Bip beep… Bip beep… Bip beep… The initial pager alert this time is a gentle one, a quick glance around the house to make sure nothing is going to set fire while I’m gone and I’m heading for the door, then my phone rings.
We’ve recently added ourselves to a new system which, in theory, enables us to acknowledge whether or not we are responding to the shout, this is its first time in practice. So, the pager alert triggers the programmed response, stand up and head for the car. Now before I’m even out the door I’m receiving an automated call where a recorded woman’s voice is slowly and calmly telling me what I already know. “Port…St…Mary….Lifeboat…has…a…tasking…from…the…coastguard” I shout YES at the phone assuming that is the correct thing to do before hanging up and getting back to the task of actually getting to the boat house.
I’m half way through the village when the pager goes again, this time the rather more urgent and louder Beep beep beeooo beeooo, the damn thing is vibrating in my pocket and making all this racket, I locate a button to silence the noise. Now my phone is ringing again, this time from somewhere under the seat where it has fallen.. For heaven’s sake, I’m driving and I’m nearly at the station and I know it is that slow speaking woman again. I pull up outside and run away from the still ringing telephone.
Into the boat house, the shout is for the ALB, they have a full crew assembled already, so I help by moving the tractor out of the boat house so the boarding boat can be launched. Just off the tractor and more information has come in. The shout is to a vessel on the rocks, now it is sounding like an ILB job and I’m rushing back to the changing rooms to grab a place on that boat instead. “Take me, take me, take meeeeee…..” They duly did.
Finding my drysuit turned into an ordeal, which saw me leaving the place looking like a tornado had hit. We’ve been issued new kit, but none of the new kit had any names written on the feet and finding the right suit was a tad tricky. Situation eventually resolved and we are launched, with 4 crew on board, out of the harbour ahead of the big boat.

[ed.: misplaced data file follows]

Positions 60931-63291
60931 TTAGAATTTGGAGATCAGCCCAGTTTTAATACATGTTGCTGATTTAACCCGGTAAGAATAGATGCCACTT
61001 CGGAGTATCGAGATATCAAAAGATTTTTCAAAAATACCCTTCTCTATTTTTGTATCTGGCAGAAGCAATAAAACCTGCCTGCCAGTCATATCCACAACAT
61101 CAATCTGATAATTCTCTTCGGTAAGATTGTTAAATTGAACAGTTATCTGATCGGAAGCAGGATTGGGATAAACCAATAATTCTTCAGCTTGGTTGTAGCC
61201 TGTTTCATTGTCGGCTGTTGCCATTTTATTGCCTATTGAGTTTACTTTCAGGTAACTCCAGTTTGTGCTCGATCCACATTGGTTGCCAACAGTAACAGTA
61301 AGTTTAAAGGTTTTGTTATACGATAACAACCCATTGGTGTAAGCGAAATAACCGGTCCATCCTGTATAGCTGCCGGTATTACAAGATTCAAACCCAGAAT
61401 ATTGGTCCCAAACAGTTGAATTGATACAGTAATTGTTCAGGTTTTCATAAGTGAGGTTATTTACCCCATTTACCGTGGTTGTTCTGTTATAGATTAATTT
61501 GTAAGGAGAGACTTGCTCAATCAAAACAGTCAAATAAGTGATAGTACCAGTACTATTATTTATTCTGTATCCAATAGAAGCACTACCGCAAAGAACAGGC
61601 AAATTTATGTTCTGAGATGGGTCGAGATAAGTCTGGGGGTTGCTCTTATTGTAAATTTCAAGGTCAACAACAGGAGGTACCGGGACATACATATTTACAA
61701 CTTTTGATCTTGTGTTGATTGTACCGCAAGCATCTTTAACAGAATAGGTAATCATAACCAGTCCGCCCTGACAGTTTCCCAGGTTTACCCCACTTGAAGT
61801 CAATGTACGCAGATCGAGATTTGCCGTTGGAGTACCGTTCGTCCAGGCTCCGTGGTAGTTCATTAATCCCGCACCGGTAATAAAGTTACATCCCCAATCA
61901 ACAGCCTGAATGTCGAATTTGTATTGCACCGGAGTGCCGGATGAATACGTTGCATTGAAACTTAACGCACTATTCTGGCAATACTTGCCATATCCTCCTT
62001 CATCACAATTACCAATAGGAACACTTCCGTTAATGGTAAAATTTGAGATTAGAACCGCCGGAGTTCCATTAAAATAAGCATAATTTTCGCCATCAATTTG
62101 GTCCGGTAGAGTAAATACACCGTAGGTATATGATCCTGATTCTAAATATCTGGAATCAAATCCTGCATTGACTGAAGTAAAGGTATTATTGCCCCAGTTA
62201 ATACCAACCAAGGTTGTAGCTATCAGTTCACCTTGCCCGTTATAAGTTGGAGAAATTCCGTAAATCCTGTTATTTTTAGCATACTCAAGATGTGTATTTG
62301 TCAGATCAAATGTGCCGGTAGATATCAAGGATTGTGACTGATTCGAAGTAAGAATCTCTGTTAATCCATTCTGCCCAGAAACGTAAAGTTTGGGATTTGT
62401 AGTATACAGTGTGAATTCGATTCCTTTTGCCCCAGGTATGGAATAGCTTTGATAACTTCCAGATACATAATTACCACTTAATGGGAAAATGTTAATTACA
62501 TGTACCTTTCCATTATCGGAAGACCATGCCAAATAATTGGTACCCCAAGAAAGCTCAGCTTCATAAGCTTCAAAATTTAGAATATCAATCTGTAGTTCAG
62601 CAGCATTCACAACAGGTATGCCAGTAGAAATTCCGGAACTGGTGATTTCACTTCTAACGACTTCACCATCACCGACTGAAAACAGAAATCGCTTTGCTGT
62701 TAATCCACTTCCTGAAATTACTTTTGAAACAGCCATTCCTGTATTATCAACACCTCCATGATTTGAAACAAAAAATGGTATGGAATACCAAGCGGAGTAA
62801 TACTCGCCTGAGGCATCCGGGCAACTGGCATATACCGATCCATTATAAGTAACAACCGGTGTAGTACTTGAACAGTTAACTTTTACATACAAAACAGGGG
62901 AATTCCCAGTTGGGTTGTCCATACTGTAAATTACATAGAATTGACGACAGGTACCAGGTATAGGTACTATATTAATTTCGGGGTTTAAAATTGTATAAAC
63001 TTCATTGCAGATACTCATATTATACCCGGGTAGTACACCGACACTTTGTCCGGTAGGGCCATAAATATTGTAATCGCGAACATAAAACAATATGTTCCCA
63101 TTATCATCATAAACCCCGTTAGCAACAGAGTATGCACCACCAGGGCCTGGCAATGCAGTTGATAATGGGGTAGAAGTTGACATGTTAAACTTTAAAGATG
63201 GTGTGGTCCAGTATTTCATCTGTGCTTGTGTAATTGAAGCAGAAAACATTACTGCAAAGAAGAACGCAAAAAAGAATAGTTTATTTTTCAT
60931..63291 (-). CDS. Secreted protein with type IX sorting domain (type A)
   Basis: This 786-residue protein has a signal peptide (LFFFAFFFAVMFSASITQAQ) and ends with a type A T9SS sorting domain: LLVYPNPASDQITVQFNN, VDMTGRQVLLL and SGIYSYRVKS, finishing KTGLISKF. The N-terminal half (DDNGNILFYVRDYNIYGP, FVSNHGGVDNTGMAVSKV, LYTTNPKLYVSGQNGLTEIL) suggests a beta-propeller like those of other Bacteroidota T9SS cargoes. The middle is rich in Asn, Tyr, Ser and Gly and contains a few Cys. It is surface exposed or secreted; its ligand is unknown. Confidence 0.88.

“Belfast Coastguard, Belfast Coastguard, Belfast Coastguard, this is……” I’m on the VHF trying to raise the coastguard to let them know we’ve launched. Silence. Shrug. Wait two minutes. Now we are out of the harbour, it is more challenging to operate anything with the boat shaking around. “Belfast Coastguard, Belfast Coastguard, Belfast Coastguard, this is……” More silence. I’m not sure we’re transmitting. My fingers crash around the buttons again, squelch, volume, high power, channel 16, 14, 13, 00, 81, dammit, wobble, shake, 13, 16…. “Belfast Coastguard, Belfast Coastguard, Belfast Coastguard, this is……” Silence.
“Belfast Coastguard, Belfast Coastguard, Belfast Coastguard, this is the ALB……” wait a minute, we are at least receiving. Crash, wobble, shake, channel 00, phew! We can hear the conversation between our big boat and the coastguard and now the information is flowing.
Of course, the casualty vessel was not quite where we were expecting to find it and had the coastguard team not been standing at the top of the gulley, we would probably still be looking for it now. It was quite amazing really, of all the places the boat could have ended up, the wind and tide had taken it tucked away into a deep gulley. We were presented with a 20 odd foot sports powerboat thing, with five people still on board, fending themselves off the rocks and trying to keep afloat on the ebbing tide.